Profanity and the Christian Fighter Pilot

One of the more clear-cut vices in the fighter pilot culture is profanity—including the use of God’s name in vain—which is rampant in the fighter pilot community.  Profanity punctuates the hyperbolic bravado of every fighter pilot’s speech.  Some consider it a requisite to being a fighter pilot, much like the Navy cliché of “cursing like a sailor.”  Fighter pilots who do not curse do exist, though they are a rarity.  In several cases I even knew fighter pilots who attended church regularly with their families but still used vulgar language.  The temptation for any fighter pilot to use profanity will be strong, particularly if it was present in his past.  Also, refusing to use profanity is difficult even for a strong Christian for one significant reason:  constant exposure.  Regardless of a Christian’s personal actions, the fighter pilots around him will still use profanity in their language and casual conversation.  The continuous, daily bombardment of profanity leads to the greatest threat to modern Christianity:  desensitization.  When the words cease to be shocking it is only a short time before they don’t even seem to be wrong—when they no longer seem wrong, it is easy to accept and then start using those words.

One key way to prevent desensitization is to not be silent while others curse up a storm.  Remaining silent conditions a Christian:  The first time he hears profanity, he wants to say something but doesn’t.  The second time he notices but doesn’t feel the need to say anything.  The third time, he doesn’t even notice.  Desensitization to a point that he no longer feels offense or embarrassment at sin is not a good thing; this same lack of shock and shame was listed by God as a reason for His punishment of the nation of Israel (Jeremiah 3:3, 6:15).  Silence condones the actions of others, but worse, a Christian may inadvertently learn to accept the language he hears.  Sometimes it takes a new Christian showing up and expressing shock to make an accepting Christian realize he has become desensitized to sin.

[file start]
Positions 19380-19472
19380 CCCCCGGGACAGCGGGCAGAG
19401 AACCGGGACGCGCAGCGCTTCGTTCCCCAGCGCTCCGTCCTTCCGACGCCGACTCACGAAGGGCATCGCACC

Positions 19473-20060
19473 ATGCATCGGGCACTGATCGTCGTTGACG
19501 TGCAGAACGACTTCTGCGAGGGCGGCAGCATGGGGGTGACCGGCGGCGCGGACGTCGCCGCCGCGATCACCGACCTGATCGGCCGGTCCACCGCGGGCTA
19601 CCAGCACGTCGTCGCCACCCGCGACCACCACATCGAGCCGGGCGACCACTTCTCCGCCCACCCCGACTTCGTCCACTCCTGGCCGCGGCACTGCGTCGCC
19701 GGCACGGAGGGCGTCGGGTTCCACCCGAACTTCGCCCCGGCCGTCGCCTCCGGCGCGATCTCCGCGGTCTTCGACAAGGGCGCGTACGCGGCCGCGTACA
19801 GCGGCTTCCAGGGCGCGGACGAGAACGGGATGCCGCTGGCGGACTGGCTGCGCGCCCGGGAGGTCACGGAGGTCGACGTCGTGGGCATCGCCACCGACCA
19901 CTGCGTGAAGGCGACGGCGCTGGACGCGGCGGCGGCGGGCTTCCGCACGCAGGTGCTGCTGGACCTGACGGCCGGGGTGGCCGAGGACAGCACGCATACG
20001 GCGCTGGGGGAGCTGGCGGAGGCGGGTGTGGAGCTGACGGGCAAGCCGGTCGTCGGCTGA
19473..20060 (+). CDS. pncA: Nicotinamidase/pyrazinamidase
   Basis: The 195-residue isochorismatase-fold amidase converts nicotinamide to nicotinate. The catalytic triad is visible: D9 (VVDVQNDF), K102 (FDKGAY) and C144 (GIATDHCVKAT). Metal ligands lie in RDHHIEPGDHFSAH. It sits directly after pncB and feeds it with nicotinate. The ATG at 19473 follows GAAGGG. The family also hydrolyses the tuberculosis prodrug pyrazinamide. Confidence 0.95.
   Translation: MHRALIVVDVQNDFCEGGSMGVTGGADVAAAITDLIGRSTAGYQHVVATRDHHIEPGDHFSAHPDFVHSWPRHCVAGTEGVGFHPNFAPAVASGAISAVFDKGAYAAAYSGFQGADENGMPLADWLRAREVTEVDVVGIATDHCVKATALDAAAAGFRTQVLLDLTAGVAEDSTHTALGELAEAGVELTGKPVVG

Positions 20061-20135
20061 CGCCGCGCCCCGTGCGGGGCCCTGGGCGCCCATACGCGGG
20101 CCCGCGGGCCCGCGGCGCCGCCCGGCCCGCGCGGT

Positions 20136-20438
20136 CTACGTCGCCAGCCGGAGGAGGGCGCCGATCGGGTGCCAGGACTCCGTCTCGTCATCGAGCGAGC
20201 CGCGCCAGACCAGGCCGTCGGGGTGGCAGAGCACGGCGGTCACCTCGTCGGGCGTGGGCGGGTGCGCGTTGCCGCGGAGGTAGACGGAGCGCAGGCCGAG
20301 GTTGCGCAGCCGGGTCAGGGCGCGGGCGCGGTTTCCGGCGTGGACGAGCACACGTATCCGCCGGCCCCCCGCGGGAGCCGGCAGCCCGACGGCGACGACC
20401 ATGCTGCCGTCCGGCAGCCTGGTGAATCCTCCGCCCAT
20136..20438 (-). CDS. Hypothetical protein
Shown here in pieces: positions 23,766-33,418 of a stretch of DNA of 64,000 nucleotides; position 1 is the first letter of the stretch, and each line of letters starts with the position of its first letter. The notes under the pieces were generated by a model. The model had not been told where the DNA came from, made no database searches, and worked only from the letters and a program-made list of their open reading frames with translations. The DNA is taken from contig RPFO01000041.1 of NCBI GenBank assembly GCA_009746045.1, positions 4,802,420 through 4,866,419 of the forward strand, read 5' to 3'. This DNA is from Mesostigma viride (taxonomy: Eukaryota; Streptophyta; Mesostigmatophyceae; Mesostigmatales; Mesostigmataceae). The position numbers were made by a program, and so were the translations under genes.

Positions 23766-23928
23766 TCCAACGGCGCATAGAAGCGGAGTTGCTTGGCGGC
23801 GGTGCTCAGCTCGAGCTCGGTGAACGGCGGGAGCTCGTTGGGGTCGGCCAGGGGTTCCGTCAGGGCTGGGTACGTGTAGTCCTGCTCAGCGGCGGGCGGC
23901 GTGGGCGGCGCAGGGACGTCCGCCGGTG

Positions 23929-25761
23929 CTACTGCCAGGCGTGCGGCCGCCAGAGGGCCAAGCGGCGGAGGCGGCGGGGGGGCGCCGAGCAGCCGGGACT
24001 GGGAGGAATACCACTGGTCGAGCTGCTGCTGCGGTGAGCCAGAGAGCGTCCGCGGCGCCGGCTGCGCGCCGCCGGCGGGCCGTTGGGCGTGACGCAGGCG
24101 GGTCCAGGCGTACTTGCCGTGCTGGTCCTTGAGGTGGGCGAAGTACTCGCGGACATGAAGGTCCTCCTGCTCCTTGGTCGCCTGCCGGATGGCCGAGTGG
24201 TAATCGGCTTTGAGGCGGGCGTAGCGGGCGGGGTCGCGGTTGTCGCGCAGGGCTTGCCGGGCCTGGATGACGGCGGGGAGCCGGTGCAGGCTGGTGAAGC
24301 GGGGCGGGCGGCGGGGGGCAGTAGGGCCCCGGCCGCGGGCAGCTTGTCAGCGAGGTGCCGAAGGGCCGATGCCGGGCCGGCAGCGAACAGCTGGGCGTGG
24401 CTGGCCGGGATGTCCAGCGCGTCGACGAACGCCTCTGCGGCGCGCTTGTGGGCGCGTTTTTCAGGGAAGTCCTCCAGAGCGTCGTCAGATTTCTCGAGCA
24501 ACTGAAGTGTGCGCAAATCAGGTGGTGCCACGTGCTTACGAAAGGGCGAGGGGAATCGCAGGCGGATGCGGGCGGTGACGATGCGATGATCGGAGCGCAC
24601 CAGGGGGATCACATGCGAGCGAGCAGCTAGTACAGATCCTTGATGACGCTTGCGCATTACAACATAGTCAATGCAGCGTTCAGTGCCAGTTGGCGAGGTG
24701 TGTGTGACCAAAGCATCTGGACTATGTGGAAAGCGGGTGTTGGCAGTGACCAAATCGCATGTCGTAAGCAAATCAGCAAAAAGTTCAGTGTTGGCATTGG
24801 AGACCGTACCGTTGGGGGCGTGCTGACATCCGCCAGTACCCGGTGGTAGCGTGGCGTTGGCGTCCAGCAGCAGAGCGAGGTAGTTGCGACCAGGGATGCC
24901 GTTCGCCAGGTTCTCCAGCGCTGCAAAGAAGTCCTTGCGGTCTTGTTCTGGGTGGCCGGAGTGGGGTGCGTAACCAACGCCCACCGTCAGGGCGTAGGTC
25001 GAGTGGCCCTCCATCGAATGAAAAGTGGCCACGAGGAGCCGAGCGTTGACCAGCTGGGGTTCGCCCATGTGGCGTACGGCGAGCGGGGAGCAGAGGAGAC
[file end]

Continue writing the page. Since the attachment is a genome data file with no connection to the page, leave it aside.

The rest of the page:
While not all situations will be appropriate for a response, a quick reproach is a good way to communicate displeasure with profanity and prick the conscience of those who use it.  For non-Christians, a brief and witty conversation that critiques profanity may establish the foundation of a relationship.  For Christians, I’ve liked the pithy quote that “profanity is the sign of a weak vocabulary,” but the Biblical ordinance that praise and cursing should not come out of the same mouth is supreme.  James says,

With the tongue we praise our Lord and Father, and with it we curse men, who have been made in God’s likeness.  Out of the same mouth come praise and cursing.  My brothers, this should not be.  Can both fresh water and salt water flow from the same spring?  My brothers, can a fig tree bear olives, or a grapevine bear figs?  Neither can a salt spring produce fresh water (3:9-12).

James points out that profanity and vulgarity are inherently inconsistent with a Christian character.  Profanity from a Christian is inexcusable.  Under no circumstances should a Christian allow himself to use profane language or make excuses when he does.  As James said, Christians should refrain from profanity because they praise their God and “kiss their mother” with the same mouth.  More importantly, they should refrain from profanity because it’s incompatible with their Christian nature; profanity should be no more a fruit of a Christian’s life than olives the fruit of a fig tree.  The Christian fighter pilot’s lack of profanity is often the single greatest distinguishing factor between him and other pilots—and it is frequently the first doorway to the opportunity to witness.

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